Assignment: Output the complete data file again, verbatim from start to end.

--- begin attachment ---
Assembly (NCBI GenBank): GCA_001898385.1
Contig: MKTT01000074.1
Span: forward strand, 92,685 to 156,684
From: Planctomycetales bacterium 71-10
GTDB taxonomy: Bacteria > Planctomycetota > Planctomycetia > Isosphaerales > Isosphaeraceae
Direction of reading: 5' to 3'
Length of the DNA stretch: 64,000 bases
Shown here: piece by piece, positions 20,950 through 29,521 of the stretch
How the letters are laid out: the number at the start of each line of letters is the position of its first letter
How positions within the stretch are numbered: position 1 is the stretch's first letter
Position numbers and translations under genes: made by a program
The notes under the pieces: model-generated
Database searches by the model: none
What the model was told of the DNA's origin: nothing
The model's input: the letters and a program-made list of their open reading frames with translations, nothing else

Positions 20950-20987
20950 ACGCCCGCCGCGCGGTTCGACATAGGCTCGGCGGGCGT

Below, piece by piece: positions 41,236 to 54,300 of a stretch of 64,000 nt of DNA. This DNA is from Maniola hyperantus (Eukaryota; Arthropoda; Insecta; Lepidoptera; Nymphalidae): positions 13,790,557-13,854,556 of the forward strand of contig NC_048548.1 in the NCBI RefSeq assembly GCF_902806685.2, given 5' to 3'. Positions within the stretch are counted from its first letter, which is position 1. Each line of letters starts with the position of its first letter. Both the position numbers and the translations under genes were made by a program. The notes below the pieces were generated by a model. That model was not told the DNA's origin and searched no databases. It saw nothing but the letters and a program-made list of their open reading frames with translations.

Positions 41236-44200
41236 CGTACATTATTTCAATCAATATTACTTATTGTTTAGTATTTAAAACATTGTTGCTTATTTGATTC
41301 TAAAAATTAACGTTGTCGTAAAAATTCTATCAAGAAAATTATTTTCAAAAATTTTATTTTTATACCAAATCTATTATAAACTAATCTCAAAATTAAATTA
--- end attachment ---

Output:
Assembly (NCBI GenBank): GCA_001898385.1
Contig: MKTT01000074.1
Span: forward strand, 92,685 to 156,684
From: Planctomycetales bacterium 71-10
GTDB taxonomy: Bacteria > Planctomycetota > Planctomycetia > Isosphaerales > Isosphaeraceae
Direction of reading: 5' to 3'
Length of the DNA stretch: 64,000 bases
Shown here: piece by piece, positions 20,950 through 29,521 of the stretch
How the letters are laid out: the number at the start of each line of letters is the position of its first letter
How positions within the stretch are numbered: position 1 is the stretch's first letter
Position numbers and translations under genes: made by a program
The notes under the pieces: model-generated
Database searches by the model: none
What the model was told of the DNA's origin: nothing
The model's input: the letters and a program-made list of their open reading frames with translations, nothing else

Positions 20950-20987
20950 ACGCCCGCCGCGCGGTTCGACATAGGCTCGGCGGGCGT

Below, piece by piece: positions 41,236 to 54,300 of a stretch of 64,000 nt of DNA. This DNA is from Maniola hyperantus (Eukaryota; Arthropoda; Insecta; Lepidoptera; Nymphalidae): positions 13,790,557-13,854,556 of the forward strand of contig NC_048548.1 in the NCBI RefSeq assembly GCF_902806685.2, given 5' to 3'. Positions within the stretch are counted from its first letter, which is position 1. Each line of letters starts with the position of its first letter. Both the position numbers and the translations under genes were made by a program. The notes below the pieces were generated by a model. That model was not told the DNA's origin and searched no databases. It saw nothing but the letters and a program-made list of their open reading frames with translations.

Positions 41236-44200
41236 CGTACATTATTTCAATCAATATTACTTATTGTTTAGTATTTAAAACATTGTTGCTTATTTGATTC
41301 TAAAAATTAACGTTGTCGTAAAAATTCTATCAAGAAAATTATTTTCAAAAATTTTATTTTTATACCAAATCTATTATAAACTAATCTCAAAATTAAATTA